As global demand for seafood continues to rise, it becomes ever more important to have a clear view of ocean activities and their potential consequences, noted Duncan Copeland, executive director of Trygg Mat Tracking, a nonprofit institute that monitors fishing. “We face destabilizing both marine ecosystems and the marine resources that many people depend on for income and food security,” he said.

Vessel tracking starts with Automatic Identification System (AIS) transponders, which are designed to prevent collisions at sea by constantly transmitting a ship's location, and vessel monitoring systems (VMS), which are designed for fisheries monitoring and surveillance. The International Maritime Organization has mandated that all ships larger than 300 gross tons must use the AIS system while traveling internationally. The signals are collected by satellite and broadcast to mariners and shipping agencies.

Since AIS data are publicly available, GFW and other groups used it to track global ship movements from port to sea and back. They employed machine learning to analyze more than 30 billion AIS messages and identify shipping patterns. For instance, the data mining revealed the use of refrigerated cargo vessels, which transfer the fishing catch from smaller boats and transport it back to port while the fishermen continue to work offshore for weeks to months. According to GFW, “Only a small proportion of the world's approximately 2.9 million fishing vessels are equipped with the AIS system, but they are responsible for a disproportionate share of the fish caught.”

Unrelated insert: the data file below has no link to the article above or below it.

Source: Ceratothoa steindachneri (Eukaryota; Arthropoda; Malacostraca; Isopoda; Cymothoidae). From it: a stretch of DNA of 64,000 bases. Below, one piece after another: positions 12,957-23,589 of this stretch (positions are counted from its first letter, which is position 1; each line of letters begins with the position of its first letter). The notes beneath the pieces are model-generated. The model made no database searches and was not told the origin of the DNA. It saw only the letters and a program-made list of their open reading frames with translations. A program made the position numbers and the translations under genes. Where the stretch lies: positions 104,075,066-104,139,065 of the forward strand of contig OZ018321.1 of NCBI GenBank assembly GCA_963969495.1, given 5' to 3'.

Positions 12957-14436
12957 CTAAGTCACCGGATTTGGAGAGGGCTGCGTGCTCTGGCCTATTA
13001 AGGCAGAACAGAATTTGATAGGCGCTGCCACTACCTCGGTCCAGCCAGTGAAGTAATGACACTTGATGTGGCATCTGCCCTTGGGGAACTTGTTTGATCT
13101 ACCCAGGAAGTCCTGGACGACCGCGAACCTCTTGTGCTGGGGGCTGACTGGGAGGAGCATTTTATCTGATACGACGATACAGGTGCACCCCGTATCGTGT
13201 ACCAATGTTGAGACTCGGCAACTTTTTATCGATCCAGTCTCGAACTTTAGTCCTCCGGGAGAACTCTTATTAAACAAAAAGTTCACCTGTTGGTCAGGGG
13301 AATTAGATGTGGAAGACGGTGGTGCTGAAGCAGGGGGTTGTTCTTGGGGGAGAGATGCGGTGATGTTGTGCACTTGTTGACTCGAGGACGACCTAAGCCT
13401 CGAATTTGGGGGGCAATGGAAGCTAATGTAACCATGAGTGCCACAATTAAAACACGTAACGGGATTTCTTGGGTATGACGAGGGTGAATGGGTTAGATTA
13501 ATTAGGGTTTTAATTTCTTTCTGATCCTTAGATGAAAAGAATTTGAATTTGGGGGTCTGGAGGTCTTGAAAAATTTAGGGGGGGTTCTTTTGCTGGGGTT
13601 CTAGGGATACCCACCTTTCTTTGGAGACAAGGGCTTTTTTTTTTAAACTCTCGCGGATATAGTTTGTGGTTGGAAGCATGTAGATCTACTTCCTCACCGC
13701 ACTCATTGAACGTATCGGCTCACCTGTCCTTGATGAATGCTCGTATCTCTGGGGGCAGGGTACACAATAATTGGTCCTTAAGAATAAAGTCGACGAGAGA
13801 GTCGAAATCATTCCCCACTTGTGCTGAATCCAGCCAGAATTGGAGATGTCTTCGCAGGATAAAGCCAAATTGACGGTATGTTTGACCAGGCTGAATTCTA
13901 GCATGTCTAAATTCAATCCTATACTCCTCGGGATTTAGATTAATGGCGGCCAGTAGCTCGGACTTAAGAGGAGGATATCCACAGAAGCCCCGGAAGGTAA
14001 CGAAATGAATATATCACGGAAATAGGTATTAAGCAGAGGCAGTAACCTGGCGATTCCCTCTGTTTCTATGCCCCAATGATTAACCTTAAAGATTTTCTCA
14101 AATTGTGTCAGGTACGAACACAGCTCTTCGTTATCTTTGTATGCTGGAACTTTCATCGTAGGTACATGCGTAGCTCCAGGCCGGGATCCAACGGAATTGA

AIS signals alone cannot capture the full scale of industrial fishing. Signal interference and faulty equipment can distort ship numbers; other times, fishing boats turn off the beacons in order to avoid pirates or fishing enforcement agencies. This is where night light detection can reveal what official systems might not detect. The map above, derived from Global Fishing Watch data, shows ships detected by AIS beacons in orange and those detected by VIIRS day-night band in blue.

“Worldwide, the VIIRS instruments are detecting 10,000 to 20,000 boats every night that are not broadcasting AIS or VMS. By detecting the signal from lights present on fishing vessels we can calculate a better estimate of the size of certain fleets,” said Chris Elvidge, who developed VIIRS boat-detection tools while working for NOAA. Elvidge and colleagues at GFW found that more than 85 percent of their VIIRS detections came from vessels that lacked AIS or VMS.

“VIIRS supports our AIS and VMS data, and it complements other imagery sources like synthetic aperture radar and optical imagery,” said Nate Miller, senior data scientist at GFW. “Each of these technologies has strengths and limitations, but by combining them we are able to create a more complete picture of fishing.”

NASA Earth Observatory images by Lauren Dauphin, using VIIRS day-night band data from the Suomi National Polar-orbiting Partnership and AIS-based fishing effort and vessel presence data from Global Fishing Watch. Photograph copyright Trygg Mat Tracking. Story by Michael Carlowicz.